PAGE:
by Karen Flores, J.D., Hotline Attorney
Growing up, I was fortunate to have experienced a close relationship with my maternal grandparents. My maternal grandmother was the quintessential old-fashioned grandma who wore flowered print dresses which were always covered with an apron she sewed herself. She helped operate the family farm in Gratiot County and spent her days cooking large meals, baking Czech pastries known as kolaches, and keeping the farm house clean and the clothes laundered. In her limited spare time, she would crochet, sew, and spend quality time with her grandchildren when they visited.
Grandparents can play a nurturing role in the lives of their grandchildren, providing companionship, caregiving, and support; plus being attached to grandchildren can greatly enhance the quality of life for grandparents too. Unfortunately, not all children have the benefit of being connected to grandparents, which can leave a void in their lives, especially those who come from at-risk backgrounds and may not receive the necessary emotional support from their families.
However, there is a program which may help fill this void – The Foster Grandparent Program can join at-risk children with a volunteer grandparent who can become their mentor, friend, and role model. The Foster Grandparent program was established in 1965 and is funded through the Corporation for National and Community Service and sponsored through Senior Corps. Adults 55 and older, who meet federally established income guidelines, can participate in the program, and improve the lives of children with special needs by helping them learn to read, tutor them in various subjects, provide child care, and be a positive influence in children’s lives.
Grandparent volunteers serve at many organizations including Head Start Centers, hospitals, schools, faith-based groups, and other youth facilities. This interaction is mutually beneficial to both the children as well as the foster grandparents, who can discover that their lives are enriched when they volunteer, stay active, and serve their community. Volunteers also receive other benefits such as a tax-exempt stipend of $2.65 per hour, one meal each day of service, mileage reimbursement, and on-going training.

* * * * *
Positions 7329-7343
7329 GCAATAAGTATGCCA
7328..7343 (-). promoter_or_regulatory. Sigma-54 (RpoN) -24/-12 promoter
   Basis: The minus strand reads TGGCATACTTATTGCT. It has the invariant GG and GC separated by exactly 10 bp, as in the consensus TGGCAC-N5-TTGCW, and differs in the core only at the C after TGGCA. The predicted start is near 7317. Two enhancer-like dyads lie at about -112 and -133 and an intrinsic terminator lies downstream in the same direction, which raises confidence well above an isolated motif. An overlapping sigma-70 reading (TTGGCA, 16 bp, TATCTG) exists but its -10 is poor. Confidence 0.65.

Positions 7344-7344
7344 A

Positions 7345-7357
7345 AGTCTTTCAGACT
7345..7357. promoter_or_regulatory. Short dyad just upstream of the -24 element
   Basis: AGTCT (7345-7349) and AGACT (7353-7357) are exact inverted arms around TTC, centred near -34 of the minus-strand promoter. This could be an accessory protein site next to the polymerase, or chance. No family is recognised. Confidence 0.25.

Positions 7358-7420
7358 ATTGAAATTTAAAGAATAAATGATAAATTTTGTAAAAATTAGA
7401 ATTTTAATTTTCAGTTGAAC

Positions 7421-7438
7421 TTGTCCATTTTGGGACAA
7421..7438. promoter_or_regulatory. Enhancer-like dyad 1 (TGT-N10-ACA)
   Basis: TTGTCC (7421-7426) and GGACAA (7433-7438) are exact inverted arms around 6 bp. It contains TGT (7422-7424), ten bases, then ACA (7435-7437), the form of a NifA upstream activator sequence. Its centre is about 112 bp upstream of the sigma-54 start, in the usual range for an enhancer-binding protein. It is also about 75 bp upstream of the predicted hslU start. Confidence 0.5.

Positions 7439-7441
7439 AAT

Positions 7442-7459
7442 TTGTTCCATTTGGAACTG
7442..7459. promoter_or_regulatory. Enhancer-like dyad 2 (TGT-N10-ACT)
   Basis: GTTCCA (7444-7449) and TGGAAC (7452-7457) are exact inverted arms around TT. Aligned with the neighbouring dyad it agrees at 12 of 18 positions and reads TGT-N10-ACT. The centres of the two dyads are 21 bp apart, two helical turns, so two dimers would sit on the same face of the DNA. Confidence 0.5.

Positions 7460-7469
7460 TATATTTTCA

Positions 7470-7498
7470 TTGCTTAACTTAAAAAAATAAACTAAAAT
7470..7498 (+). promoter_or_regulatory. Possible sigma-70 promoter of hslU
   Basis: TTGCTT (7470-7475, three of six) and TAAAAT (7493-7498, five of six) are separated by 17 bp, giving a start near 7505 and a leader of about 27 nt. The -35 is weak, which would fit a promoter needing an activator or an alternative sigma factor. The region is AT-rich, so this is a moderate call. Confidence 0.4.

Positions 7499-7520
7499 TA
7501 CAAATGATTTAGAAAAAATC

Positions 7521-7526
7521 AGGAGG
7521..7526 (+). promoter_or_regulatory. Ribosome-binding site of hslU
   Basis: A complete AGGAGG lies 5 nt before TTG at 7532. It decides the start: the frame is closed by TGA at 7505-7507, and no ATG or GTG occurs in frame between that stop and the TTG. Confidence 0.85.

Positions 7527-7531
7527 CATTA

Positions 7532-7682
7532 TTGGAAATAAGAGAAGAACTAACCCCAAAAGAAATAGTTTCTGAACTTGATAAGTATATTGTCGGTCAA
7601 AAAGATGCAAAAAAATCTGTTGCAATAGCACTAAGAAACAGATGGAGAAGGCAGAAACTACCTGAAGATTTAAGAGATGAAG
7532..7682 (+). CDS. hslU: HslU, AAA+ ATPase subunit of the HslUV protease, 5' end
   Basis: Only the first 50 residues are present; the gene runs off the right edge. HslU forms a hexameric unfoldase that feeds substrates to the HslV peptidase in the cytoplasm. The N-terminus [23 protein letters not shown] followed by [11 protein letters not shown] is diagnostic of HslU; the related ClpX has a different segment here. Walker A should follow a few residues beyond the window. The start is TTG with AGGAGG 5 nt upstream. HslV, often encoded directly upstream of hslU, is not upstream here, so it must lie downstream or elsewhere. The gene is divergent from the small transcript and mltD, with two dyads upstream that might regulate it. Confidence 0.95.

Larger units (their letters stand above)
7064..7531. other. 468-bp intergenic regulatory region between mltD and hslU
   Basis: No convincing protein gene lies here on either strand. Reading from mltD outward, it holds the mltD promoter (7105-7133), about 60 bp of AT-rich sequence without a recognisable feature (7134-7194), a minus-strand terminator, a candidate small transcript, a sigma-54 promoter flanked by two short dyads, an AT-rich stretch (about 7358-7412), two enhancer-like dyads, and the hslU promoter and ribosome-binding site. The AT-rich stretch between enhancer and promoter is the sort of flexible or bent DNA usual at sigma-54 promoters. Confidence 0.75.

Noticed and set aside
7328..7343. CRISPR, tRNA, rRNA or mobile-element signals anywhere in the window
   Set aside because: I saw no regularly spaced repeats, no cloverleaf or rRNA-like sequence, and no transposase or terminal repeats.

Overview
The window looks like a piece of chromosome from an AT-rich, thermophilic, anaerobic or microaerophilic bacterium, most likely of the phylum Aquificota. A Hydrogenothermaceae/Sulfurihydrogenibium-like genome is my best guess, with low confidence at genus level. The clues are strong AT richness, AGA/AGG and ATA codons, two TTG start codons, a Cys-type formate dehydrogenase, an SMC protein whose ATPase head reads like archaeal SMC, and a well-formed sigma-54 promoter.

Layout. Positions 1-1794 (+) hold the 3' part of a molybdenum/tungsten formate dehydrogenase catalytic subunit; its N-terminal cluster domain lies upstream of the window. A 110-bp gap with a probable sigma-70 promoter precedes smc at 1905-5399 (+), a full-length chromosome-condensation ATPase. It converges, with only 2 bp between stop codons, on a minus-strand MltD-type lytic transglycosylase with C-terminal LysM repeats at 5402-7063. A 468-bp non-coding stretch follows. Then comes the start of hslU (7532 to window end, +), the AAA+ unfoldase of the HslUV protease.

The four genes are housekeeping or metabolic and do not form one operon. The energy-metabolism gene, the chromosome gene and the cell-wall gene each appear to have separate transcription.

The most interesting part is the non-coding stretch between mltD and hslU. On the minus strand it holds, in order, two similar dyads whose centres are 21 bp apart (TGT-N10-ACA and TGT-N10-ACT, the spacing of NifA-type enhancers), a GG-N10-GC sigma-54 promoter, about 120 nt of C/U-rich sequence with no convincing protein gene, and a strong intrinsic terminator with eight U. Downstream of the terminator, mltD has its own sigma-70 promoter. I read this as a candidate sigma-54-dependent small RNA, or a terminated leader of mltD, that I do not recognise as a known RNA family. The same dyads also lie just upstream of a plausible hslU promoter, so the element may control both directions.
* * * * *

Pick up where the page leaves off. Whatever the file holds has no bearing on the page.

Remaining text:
For more information, contact the Michigan Association of Foster Grandparent & Senior Companion Program at www.mafgscp.org.
Karen Flores is a Part-time Staff Attorney for the Legal Hotline for Michigan Seniors and the Mid-America Pension Rights Project. She first joined ELM in 1995 when it was known as the Legal Hotline For Older Michiganians (LHOM).
After 4 years at LHOM, she left the practice of law to stay home with her children. She returned to ELM in 2013 as a Volunteer Attorney and was hired in August, 2013.
She graduated from Michigan State University with a degree in Political Science/Pre-Law. After graduating from Cooley Law School, she clerked for Circuit Court in Midland County and also represented clients on appeals of Termination of Parental Rights Orders.